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From Alex Harui <aha...@adobe.com>
Subject Apache Flex and Corporate Independence (was Re: [VOTE] Allow RC votes to carry over...)
Date Fri, 05 Dec 2014 18:27:41 GMT
I changed the subject.  It is interesting to hear your view point, and
warrants addressing in case others have the same impression.


On 12/5/14, 10:04 AM, "Jesse Nicholson" <ascensionsystems@gmail.com> wrote:
>>
>> Anyway yes I do have genuine concerns about corporate independence. Your
>> profile says that you work for Adobe, right? I don't see how that in
>>itself
>> doesn't wrap up "corporate independence" neatly and throw it out the
>>window
>> and down the mountain side, with respect. The only target (until a
>>mature
>> flex-js) is a closed source platform owned by your employer. But even
>>then,
>> the only complete toolset for authoring against this framework is owned
>>and
>> marketed as a commercial product by your employer. The website addresses
>> this by kindly suggesting to command line everything. Well, we all know
>> that people who used flex before are stuck with Adobe Flex IDE dependent
>> project files, so yeah. Source code headers don't make copyright claims
>>but
>> rather express that the software is licensed to the apache software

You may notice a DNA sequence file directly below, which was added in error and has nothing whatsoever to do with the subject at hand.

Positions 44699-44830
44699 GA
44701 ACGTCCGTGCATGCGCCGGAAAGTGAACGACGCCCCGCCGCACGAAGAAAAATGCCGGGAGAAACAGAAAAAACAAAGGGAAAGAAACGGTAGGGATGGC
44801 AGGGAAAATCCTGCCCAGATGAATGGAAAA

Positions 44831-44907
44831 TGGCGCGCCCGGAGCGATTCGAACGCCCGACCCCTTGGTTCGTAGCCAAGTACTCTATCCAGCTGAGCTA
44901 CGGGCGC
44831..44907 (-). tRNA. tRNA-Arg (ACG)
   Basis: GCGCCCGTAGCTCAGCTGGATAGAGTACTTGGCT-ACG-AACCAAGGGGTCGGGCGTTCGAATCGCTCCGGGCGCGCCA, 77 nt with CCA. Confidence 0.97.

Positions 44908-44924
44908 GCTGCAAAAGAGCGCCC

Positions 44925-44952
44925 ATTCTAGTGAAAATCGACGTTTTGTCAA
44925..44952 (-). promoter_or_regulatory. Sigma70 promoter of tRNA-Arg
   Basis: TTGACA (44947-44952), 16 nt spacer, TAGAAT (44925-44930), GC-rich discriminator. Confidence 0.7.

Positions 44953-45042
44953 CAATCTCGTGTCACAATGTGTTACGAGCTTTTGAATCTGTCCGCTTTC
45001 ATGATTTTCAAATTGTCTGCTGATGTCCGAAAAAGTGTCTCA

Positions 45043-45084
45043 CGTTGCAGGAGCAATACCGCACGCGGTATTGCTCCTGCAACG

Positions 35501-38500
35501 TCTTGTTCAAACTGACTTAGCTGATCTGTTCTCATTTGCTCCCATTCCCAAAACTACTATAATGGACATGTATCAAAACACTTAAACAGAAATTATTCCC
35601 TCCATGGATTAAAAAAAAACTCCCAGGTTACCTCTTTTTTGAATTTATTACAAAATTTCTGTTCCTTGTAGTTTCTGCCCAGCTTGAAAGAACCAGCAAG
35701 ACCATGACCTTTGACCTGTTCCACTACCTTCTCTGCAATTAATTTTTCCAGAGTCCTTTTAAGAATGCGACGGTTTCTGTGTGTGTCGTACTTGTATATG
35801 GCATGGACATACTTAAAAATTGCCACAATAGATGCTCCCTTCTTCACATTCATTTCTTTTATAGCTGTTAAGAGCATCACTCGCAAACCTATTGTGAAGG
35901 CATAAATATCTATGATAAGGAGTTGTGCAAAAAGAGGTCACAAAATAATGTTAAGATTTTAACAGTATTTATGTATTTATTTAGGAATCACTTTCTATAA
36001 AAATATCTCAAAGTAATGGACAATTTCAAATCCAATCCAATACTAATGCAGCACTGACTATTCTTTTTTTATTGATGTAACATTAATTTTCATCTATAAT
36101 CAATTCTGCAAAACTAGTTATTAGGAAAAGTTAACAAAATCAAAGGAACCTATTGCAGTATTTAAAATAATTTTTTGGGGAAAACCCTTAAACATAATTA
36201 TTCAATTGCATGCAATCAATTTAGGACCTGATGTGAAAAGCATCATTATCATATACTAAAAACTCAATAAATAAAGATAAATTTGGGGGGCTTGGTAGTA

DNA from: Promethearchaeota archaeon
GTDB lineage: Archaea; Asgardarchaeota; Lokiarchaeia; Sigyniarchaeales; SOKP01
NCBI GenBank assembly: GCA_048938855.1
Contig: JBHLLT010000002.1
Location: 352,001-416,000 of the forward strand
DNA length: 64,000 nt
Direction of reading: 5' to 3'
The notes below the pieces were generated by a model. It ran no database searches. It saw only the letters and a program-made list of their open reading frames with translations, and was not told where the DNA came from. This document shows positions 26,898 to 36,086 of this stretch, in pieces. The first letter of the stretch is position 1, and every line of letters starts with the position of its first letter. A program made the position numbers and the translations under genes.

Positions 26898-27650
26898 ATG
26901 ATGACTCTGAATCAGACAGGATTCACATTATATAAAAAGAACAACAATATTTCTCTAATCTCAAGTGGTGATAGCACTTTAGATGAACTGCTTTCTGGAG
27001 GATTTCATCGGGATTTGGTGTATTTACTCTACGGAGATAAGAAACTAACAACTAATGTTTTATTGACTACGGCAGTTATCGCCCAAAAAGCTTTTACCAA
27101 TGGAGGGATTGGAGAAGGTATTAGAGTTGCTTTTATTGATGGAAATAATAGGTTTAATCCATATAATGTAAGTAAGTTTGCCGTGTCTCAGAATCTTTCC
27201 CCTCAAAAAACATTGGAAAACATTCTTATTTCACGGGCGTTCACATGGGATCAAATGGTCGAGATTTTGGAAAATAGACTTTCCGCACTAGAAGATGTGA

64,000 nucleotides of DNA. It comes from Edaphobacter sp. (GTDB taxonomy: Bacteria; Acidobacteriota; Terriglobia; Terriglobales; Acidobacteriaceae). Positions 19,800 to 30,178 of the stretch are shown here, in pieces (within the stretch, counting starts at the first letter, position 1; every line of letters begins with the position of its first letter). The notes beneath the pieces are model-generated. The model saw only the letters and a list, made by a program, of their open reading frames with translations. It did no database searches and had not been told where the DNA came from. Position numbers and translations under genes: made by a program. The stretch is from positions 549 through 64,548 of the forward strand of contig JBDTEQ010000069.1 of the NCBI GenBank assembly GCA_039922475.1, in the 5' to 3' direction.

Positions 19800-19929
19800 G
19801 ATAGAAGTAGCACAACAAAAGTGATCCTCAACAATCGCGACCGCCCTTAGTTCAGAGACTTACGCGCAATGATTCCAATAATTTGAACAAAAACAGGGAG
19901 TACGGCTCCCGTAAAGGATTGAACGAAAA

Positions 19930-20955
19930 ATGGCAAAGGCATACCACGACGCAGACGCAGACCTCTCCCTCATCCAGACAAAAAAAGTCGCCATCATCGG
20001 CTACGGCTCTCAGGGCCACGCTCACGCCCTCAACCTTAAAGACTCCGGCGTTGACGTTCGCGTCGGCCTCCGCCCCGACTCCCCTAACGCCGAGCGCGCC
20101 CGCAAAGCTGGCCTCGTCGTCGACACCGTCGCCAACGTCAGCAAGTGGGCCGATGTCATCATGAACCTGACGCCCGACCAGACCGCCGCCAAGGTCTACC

>> foundation with permission to extend that license (apache license) to
>>end
>> users. So yes sir, I have genuine, real questions about how on earth
>>apache
>> could possibly be running this project independent of adobe systems
>> incorporated given everything I've mentioned above.

One of the reasons for your concern is that your email sample wasn’t large
enough.  Bertrand does work for Adobe and helped get the project going,
but only recently re-joined our mailing lists acting on behalf of the
foundation to help the project resolve the current crisis.  He has not
posted on this list for over a year before that.

You’ll see my name a lot, and Peter Ent’s with Adobe emails.   Adobe does
still invest in the Flex community by allowing us to participate at Apache.

But Adobe has no actual corporate control over Flex anymore.  Even if they
stopped letting Peter and I participate, there are plenty of other
committers to carry on the work.  Adobe Flash Builder is not the only IDE
for Flex, and in fact, is probably the most out-of-date.

The dependence of Flex on an Adobe runtime has been brought up as a
concern before, but the vast majority of code in all of Apache generally
gets run on proprietary runtimes like Java VMs from Oracle or Microsoft
Windows.  But for sure, that is one of my motivations for FlexJS, to truly
have no deploy-time dependence on Adobe.  And if you join in, maybe we’ll
get there sooner!

HTH,
-Alex

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